There are various polyline types in AutoCAD®, the most common of which is usually the LWPolyline (lightweight polyline). It can be confusing because the LWPolyline and the old Polyline entity used way back in the early days of AutoCAD® are both shown as a “Polyline” in the Properties window. Chances are though, unless you’re working on some nasty generated drawing, you’re probably using LWPolylines.
The third polyline type is the 3D polyline, which as the name implies is a 3D version. Both the LWPolyline and the Polyline only permit the creation of geometry on a flat plane (UCS), but the 3D polyline allows points anywhere in 3D space.
Converting between the various types therefore has obvious difficulty, because going from 3D to 2D means you’re going to have to remove some of the 3D information from the polyline, and AutoCAD® could interpret how to do this in many ways. Therefore historically there have not been native commands to convert between the polyline types.
The FLATTEN command is an option for making the polyline flat (i.e., visibly the same as before, but drawn as a 2D line on whatever UCS you’re working on). I have had troubles with FLATTEN in the past however, because I think it does some odd stuff sometimes with merging lines and approximating… so I tend to avoid it where possible.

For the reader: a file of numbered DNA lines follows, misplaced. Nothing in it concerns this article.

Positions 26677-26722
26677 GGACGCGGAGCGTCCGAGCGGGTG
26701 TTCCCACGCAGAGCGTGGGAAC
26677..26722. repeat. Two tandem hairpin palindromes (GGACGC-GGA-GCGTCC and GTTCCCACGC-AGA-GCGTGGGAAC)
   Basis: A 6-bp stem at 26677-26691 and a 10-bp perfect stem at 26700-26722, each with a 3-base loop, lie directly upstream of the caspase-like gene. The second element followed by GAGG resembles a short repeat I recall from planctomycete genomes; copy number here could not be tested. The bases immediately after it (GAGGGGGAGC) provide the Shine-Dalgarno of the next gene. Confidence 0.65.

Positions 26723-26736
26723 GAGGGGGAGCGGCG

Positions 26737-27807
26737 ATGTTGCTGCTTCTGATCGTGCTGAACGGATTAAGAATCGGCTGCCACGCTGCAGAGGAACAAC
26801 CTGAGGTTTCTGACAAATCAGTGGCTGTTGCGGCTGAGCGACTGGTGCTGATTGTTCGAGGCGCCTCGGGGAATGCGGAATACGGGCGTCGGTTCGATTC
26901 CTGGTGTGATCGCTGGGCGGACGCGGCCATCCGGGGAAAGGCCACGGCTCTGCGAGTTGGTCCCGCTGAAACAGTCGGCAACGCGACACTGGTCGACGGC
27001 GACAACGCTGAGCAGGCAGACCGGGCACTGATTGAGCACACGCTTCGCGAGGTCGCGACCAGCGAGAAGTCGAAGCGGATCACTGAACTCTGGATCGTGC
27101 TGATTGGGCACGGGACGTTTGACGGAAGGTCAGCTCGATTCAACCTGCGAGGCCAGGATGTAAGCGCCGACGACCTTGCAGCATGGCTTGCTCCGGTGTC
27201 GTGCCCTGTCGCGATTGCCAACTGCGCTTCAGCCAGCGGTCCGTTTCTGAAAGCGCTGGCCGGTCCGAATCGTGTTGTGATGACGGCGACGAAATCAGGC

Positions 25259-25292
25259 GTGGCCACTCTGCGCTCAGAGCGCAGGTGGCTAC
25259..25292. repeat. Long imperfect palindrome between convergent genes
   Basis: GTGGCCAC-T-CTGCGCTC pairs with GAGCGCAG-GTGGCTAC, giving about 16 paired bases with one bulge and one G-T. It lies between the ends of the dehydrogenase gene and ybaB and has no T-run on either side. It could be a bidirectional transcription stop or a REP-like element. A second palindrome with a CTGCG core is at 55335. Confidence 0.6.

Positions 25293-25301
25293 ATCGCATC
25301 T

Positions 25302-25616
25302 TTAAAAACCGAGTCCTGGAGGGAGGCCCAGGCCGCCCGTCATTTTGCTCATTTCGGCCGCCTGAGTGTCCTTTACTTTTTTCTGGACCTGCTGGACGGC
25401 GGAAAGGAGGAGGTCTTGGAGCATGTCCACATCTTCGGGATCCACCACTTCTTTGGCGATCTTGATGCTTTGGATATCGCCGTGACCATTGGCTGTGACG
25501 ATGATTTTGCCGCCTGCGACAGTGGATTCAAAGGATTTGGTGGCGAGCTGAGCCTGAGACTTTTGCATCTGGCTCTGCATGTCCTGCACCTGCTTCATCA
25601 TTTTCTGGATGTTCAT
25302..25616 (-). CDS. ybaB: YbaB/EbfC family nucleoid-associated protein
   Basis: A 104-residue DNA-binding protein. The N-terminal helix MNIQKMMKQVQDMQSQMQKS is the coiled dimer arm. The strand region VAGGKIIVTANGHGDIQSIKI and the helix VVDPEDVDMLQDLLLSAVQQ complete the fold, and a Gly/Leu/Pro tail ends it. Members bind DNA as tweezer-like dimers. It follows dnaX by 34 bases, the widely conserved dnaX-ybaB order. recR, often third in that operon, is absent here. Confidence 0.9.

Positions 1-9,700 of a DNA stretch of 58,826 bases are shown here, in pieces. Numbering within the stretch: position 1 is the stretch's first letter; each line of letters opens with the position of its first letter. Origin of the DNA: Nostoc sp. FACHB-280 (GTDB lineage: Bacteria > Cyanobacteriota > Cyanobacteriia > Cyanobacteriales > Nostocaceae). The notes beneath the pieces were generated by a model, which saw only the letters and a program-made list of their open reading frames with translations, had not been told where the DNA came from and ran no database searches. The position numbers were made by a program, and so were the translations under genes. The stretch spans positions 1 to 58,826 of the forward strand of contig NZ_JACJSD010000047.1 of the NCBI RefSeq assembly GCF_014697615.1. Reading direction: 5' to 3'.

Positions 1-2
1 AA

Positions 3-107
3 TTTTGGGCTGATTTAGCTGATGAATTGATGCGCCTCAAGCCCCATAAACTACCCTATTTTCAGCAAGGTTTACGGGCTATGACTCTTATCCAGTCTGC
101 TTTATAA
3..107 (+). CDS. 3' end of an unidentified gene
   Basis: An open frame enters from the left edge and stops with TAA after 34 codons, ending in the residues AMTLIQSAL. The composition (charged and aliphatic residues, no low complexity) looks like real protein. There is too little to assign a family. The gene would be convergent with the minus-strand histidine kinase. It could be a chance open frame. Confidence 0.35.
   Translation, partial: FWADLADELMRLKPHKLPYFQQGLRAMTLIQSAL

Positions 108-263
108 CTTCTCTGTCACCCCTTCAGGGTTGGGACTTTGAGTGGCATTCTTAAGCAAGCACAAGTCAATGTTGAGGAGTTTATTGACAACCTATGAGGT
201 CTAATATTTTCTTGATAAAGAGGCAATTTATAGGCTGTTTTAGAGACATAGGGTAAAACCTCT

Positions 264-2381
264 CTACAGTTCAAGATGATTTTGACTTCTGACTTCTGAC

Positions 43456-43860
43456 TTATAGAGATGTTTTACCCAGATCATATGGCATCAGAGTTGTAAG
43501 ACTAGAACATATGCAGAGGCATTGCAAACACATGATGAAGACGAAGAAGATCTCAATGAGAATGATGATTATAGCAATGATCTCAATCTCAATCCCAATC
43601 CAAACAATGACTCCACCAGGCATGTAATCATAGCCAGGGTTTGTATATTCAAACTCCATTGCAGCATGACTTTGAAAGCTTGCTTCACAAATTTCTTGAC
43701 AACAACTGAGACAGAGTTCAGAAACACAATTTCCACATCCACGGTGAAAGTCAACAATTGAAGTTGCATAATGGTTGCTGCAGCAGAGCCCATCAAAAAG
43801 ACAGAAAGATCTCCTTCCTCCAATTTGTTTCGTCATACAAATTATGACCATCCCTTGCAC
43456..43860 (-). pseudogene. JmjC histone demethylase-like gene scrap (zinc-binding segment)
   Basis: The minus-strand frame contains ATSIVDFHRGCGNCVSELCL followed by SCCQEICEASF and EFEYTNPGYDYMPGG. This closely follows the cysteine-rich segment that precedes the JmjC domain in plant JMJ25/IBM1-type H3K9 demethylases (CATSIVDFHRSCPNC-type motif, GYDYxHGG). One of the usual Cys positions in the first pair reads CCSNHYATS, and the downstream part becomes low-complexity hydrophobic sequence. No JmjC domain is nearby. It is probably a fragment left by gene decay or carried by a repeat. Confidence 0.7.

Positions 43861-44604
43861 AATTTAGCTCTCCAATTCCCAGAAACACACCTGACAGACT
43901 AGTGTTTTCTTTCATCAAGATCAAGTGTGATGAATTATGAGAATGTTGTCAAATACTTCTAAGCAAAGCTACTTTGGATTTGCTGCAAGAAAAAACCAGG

In most cases if I wanted to convert 3D to 2D, I’d do this:
- Explode the 3D Polyline ( ! )
- Select all of the Line entities we just created
- Go to the properties window
- Set the Z elevation of the start and end points of all lines to 0 (or whatever elevation you want)
- Use PEDIT to join all the lines together again
And then you’re left with a nice 2D Polyline again.
If at this point you then want to convert back to a 3D Polyline again, do the following:
- Gather up some raw materials
- Use them to build a time machine
- Go back in time to just before you did all of the above, and tell yourself to CREATE A COPY OF THE 3D VERSION FIRST!
- Return to the present, and use the line that now magically exists in the drawing
Alternatively you can avoid the inconvenience of mastering the laws of the space-time continuum by planning what you’re doing before you make any irreversible changes…
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